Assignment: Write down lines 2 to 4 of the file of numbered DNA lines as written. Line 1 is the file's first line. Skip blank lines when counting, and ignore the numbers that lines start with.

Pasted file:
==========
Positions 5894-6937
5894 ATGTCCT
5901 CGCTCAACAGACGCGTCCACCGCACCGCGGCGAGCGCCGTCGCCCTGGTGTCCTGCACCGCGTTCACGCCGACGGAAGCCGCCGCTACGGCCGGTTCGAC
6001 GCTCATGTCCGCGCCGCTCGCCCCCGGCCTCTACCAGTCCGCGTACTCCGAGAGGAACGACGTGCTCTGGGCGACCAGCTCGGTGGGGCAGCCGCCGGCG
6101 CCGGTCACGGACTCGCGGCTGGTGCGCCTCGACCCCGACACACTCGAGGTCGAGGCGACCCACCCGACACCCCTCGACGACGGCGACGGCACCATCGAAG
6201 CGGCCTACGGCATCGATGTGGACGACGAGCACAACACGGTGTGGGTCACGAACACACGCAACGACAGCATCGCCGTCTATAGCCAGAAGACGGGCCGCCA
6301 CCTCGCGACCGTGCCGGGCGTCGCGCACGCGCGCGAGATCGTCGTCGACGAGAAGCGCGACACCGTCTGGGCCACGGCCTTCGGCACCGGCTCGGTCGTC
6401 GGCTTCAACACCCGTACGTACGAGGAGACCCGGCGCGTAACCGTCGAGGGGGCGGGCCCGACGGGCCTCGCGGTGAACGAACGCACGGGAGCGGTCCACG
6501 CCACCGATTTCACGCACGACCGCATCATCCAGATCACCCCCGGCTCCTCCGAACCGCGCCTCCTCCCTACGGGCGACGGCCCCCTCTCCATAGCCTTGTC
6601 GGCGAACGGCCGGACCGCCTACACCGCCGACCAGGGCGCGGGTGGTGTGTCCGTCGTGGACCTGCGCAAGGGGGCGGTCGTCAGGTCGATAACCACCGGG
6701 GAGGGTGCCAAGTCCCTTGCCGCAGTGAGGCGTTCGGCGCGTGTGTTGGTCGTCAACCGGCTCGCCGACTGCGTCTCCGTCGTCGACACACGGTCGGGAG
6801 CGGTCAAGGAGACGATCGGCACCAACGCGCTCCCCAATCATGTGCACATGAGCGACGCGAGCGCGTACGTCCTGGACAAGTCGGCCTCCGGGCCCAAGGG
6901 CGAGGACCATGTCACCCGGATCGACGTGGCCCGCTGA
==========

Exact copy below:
5894 ATGTCCT
5901 CGCTCAACAGACGCGTCCACCGCACCGCGGCGAGCGCCGTCGCCCTGGTGTCCTGCACCGCGTTCACGCCGACGGAAGCCGCCGCTACGGCCGGTTCGAC
6001 GCTCATGTCCGCGCCGCTCGCCCCCGGCCTCTACCAGTCCGCGTACTCCGAGAGGAACGACGTGCTCTGGGCGACCAGCTCGGTGGGGCAGCCGCCGGCG